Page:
McDermott, who is one of those players Thibodeau will like being anxious to please, laughed that he was so nervous about his first day of camp he set three alarm clocks to not be late.

“I'm really just trying to learn,” said McDermott. “I don't want to get too ahead of myself. I really just want to learn from these veterans and coaches. I think they'll put me in spots where I can become successful. I'll do whatever it takes to earn playing time. I know it's not going to come easy this first year, but I'm going to do everything I can to try to get on the floor. The butterflies came more last night. Once I step on the floor, it's just basketball. Last night, I set like three alarms. I woke up every hour. I just had Thibs' voice in my head. I don't want to miss my first day. I went to bed early, woke up and thought it was time to go, but I looked at my phone and it was like 3:30. Like ‘God, I have to stop this.’ That's part of what's made me good. I'm kind of a perfectionist. I like being on time and that's kind of the Bulls' way, anyway

“The nerves are gone,” added McDermott after the first practice. “I know it's just basketball now and I'm glad we're finally underway. It's crazy being a Midwest kid growing up, watching the Bulls. I have to pinch myself at times. Just driving in, driving by those banners is pretty cool. I'm not going to take it for granted. I know how lucky I am and how blessed I am to be here and just want to make the most of it.”

The Bulls will want to make the most of their talented youngsters. The question is how and when.

“It’s hard sometimes to judge off tape,” Thibodeau said of Mirotic. “I had never seen him play in person. You could see some things. But you don’t see how strong he might be or how lively he might be and how he sees things. To be able to react to things as they’re happening on the floor and his ability to think through things is good. When you have an opportunity to coach him you get a better feel for that.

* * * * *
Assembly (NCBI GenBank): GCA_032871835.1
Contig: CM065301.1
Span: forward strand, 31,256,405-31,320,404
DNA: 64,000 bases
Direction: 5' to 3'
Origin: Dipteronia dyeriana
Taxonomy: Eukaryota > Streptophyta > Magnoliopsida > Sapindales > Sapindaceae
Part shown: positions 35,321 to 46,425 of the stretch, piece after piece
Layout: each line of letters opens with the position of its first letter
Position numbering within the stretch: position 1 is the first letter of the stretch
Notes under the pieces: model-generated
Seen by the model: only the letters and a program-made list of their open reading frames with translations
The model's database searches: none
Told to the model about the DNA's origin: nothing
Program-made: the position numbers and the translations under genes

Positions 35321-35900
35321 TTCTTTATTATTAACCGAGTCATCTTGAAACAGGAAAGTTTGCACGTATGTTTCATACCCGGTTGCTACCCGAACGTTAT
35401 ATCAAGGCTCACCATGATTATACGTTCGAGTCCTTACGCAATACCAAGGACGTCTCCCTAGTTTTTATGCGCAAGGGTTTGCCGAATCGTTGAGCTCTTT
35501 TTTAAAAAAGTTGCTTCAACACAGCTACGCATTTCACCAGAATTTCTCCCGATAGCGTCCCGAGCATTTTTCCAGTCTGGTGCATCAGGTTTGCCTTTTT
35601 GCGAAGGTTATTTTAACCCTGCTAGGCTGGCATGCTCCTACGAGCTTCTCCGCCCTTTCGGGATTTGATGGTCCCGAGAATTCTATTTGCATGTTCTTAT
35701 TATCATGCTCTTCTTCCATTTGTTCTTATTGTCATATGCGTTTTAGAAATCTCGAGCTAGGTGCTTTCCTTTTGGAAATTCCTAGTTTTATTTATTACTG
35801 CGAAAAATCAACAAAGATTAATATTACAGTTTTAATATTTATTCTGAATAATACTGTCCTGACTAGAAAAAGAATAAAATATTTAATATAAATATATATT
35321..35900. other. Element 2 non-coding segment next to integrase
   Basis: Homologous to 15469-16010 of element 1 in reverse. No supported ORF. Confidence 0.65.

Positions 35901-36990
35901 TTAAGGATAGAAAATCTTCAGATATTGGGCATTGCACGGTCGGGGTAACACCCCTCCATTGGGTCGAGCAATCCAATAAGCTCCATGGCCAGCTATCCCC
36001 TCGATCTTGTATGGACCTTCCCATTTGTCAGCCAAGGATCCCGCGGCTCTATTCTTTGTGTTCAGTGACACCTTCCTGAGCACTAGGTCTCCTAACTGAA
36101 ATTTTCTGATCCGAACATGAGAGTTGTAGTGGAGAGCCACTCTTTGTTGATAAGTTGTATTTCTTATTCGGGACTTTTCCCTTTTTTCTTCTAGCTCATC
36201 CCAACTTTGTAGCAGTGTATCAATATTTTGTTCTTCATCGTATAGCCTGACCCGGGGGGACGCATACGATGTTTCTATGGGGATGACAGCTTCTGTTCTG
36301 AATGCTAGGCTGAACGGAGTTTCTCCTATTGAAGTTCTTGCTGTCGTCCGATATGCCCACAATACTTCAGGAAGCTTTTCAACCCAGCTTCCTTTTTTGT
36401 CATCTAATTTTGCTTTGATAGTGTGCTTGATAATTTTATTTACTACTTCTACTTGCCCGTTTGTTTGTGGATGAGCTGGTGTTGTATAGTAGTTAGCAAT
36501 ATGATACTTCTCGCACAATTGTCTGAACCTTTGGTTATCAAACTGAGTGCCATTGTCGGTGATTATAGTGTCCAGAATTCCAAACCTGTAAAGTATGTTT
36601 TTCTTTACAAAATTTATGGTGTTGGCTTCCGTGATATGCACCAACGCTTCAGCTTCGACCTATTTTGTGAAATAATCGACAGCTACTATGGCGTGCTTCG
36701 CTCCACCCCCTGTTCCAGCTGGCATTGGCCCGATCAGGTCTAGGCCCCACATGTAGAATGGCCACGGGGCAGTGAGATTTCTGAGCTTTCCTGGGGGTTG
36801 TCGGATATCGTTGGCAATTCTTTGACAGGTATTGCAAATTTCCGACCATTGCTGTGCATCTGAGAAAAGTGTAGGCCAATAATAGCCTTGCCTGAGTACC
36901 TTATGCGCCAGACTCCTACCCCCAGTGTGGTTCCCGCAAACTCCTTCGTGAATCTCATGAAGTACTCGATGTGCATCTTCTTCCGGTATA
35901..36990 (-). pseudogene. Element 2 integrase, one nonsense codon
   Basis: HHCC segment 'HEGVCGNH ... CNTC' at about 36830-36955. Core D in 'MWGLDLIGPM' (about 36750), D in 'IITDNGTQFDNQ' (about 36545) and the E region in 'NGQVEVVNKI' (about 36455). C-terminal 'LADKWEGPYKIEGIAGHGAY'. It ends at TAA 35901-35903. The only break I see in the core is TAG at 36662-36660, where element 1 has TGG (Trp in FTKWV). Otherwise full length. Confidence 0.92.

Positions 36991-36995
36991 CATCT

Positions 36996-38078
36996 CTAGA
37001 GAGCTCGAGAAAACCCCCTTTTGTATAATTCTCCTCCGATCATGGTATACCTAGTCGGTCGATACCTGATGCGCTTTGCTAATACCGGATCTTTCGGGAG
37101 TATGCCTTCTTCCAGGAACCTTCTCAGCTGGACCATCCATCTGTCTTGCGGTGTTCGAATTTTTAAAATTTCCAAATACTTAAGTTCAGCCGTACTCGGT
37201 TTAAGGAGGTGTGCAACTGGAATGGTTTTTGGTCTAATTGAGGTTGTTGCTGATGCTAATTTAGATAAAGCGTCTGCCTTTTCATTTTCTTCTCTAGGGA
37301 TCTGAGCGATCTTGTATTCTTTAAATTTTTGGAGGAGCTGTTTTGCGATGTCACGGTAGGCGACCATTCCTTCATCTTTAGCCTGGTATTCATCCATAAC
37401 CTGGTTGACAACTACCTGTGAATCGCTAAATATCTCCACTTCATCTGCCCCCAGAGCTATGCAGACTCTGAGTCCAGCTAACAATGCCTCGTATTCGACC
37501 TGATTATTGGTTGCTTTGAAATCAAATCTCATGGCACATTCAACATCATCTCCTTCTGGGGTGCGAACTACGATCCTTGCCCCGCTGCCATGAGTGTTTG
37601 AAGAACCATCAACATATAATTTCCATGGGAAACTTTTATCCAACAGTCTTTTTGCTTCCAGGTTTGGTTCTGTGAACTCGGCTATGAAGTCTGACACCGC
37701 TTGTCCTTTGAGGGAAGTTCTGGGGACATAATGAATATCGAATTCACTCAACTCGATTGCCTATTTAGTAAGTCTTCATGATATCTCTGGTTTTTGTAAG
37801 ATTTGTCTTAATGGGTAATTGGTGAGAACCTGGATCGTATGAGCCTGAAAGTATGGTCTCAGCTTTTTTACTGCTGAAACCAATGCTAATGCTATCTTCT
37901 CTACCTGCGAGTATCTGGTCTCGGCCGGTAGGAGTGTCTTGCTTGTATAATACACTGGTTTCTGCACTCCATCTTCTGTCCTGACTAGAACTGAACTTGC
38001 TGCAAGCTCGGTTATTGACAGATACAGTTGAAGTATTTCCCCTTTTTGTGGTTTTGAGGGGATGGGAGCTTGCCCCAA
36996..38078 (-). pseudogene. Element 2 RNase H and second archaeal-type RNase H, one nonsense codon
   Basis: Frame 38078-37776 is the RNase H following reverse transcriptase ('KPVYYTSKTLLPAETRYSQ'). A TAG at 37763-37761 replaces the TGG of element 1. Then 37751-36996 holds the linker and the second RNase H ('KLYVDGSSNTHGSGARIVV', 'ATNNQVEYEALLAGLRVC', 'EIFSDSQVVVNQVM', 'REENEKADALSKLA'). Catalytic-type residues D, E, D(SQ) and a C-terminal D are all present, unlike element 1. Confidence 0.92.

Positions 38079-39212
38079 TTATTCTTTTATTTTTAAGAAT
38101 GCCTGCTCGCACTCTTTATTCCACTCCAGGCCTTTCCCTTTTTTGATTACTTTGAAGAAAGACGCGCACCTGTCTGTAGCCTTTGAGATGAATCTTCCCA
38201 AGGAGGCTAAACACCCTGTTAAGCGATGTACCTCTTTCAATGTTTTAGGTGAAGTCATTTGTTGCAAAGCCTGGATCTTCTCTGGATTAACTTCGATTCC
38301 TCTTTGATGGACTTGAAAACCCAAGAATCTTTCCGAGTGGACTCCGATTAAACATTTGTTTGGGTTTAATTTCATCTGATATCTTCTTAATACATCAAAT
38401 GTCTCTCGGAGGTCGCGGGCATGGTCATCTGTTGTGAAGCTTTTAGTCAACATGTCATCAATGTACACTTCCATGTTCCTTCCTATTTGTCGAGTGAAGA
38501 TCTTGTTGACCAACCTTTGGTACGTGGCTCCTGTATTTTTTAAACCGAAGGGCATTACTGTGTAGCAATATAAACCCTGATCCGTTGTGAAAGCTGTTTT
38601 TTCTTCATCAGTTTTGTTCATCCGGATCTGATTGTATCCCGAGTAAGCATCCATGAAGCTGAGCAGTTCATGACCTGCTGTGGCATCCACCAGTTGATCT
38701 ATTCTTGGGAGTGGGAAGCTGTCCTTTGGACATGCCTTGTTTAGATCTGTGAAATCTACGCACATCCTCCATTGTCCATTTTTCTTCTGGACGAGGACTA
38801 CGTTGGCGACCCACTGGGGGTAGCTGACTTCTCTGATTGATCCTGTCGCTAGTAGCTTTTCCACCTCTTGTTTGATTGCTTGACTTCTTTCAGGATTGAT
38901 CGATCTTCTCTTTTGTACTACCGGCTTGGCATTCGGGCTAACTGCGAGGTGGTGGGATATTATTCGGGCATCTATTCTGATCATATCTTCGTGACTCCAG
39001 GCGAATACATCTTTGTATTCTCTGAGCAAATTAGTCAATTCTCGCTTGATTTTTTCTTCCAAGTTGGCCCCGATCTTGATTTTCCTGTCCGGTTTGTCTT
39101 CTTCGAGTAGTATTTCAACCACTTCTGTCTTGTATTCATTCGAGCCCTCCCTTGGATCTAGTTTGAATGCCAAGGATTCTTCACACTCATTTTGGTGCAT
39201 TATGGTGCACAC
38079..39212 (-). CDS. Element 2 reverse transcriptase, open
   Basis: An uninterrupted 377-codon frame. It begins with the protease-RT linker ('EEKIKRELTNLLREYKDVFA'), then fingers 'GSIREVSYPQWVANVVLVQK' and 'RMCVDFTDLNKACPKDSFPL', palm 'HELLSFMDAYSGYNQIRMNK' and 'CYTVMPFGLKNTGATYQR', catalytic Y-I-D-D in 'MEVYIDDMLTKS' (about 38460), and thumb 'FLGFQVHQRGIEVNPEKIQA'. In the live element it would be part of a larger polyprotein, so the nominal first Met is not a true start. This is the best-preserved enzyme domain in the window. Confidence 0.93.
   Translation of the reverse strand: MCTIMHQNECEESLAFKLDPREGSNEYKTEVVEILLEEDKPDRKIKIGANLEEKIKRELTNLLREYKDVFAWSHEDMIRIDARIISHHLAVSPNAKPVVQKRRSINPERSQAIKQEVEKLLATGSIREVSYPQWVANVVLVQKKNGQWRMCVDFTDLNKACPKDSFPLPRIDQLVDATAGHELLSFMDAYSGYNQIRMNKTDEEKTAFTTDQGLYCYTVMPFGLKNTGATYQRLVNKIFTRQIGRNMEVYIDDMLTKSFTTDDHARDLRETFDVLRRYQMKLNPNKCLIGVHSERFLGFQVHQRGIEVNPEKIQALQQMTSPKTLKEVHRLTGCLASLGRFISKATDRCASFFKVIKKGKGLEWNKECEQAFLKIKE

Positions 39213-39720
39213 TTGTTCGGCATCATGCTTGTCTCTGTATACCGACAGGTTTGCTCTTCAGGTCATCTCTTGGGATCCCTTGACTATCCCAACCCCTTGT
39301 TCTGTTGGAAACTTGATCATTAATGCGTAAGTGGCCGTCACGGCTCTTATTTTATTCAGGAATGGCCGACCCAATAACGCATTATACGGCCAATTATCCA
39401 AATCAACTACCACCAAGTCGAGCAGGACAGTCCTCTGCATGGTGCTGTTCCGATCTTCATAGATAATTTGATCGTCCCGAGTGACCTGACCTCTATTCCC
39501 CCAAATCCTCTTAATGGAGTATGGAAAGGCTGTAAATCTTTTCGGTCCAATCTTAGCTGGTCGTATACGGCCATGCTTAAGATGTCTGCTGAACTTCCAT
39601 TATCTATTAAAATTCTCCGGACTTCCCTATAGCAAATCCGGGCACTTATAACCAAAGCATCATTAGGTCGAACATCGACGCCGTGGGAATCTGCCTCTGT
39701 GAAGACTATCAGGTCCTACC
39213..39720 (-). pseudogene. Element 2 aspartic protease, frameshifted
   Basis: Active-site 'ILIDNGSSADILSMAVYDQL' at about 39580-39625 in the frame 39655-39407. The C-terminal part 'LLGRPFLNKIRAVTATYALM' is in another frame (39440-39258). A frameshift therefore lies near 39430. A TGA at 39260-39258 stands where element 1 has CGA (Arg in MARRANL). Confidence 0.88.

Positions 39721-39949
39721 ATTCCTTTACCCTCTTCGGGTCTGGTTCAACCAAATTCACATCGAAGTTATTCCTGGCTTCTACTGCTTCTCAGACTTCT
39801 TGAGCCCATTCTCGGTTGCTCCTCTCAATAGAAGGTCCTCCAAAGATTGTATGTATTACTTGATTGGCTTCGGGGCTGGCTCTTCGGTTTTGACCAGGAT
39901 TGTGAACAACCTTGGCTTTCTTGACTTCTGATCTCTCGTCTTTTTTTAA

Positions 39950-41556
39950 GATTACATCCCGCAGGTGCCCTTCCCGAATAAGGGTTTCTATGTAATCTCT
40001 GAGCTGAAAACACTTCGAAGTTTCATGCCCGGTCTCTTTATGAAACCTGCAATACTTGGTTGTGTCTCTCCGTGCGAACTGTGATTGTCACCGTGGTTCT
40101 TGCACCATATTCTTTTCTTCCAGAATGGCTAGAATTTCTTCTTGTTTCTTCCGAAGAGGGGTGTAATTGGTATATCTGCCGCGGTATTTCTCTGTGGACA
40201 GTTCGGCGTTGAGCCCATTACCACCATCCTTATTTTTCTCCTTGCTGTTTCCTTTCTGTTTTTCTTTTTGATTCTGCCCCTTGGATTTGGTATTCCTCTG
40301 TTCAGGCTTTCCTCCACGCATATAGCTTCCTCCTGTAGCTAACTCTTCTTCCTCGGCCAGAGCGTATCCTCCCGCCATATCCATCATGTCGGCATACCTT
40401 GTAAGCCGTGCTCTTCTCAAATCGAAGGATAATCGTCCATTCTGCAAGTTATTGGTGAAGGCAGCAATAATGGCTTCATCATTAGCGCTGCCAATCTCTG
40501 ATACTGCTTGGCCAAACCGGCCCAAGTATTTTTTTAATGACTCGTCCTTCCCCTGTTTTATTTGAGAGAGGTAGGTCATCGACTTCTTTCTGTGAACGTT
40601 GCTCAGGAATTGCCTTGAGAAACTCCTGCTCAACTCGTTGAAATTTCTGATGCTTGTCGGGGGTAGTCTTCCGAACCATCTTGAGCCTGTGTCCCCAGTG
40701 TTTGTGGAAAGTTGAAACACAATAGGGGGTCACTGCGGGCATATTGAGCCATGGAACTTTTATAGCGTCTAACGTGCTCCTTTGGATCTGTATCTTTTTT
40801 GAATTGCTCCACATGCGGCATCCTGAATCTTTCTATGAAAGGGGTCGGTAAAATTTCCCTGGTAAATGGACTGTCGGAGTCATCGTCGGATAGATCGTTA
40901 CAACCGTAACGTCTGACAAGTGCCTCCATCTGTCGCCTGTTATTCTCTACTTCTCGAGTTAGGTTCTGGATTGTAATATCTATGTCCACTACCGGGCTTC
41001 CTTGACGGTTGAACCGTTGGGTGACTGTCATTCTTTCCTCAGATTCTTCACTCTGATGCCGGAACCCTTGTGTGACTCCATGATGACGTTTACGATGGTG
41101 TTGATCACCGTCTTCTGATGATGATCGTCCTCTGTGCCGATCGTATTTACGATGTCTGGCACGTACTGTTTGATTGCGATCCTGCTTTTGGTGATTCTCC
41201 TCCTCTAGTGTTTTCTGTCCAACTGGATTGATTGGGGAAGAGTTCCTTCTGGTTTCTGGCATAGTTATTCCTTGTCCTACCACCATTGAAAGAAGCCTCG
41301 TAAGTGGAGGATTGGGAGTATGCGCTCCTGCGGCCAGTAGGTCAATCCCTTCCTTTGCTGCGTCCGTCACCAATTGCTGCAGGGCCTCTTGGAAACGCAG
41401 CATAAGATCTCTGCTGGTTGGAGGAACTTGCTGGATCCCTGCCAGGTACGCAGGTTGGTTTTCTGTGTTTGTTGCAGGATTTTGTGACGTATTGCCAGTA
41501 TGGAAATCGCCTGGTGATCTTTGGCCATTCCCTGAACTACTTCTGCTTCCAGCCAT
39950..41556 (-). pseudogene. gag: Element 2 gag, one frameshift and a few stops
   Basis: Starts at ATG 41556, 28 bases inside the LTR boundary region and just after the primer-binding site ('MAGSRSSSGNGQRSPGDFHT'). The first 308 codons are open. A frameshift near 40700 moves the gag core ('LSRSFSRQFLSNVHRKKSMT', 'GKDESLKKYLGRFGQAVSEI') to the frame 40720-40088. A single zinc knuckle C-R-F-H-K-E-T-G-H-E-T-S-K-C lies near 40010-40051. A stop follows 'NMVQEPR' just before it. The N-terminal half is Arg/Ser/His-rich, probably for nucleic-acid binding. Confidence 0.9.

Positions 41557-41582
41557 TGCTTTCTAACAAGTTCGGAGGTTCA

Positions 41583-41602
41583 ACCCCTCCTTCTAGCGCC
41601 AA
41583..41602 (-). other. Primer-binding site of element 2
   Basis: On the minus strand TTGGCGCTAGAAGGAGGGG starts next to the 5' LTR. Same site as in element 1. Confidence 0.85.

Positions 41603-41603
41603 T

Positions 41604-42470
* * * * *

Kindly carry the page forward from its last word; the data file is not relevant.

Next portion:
“So far what I’m seeing from Doug in the USA setting and summer league is his ability to shoot,” said Thibodeau. “I see how people react to his ability to shoot. When you have someone like that, it opens up the floor. And I’m excited about Nikola because we haven’t had a stretch four like that. You have to look at what you have in Joakim, Pau and Taj because you have to make sure they’re getting their minutes. I look at those three guys as starters. You have to divvy up those minutes. That doesn’t leave a lot. There’s a lot that unfolds during the course of a season, whether it’s an injury or foul trouble or whatever you might have. I don’t know. Like with Omer (Asik), I went into the season and didn’t know how good he would be. I played him in the preseason and I loved the way he worked in the preseason, in the summer. He played well and he kept playing. By the end of the season, we had a lot of confidence in him. He was closing games for us. I’m not ruling anything out. You have to base it on performance. You can’t base it on potential. Everyone is evaluated on performance.”

As it will for the entire team, as Thibodeau suggests, which sounds a bit like the way Attles handled it for those title winning Warriors who broke the Bulls hearts.

“You just have to be honest with them,” said Thibodeau. “We always do what’s best for the team. Maybe you’re finishing each game and whatever you need the most, whether you need low post scoring or defense or the combination of the two you may finish with that guy. We have three guys that I know we can finish with. I’m going to ask them all to sacrifice. Some guys are going to have to sacrifice not starting. Some may have to sacrifice not finishing. I think it’s important for everyone to put the team first. Sometimes that means doing what may not necessarily be best for you. But what’s best for the team. That has to come first.”

Like the old saying of what comes first the rookie or the contributor. Can it be both?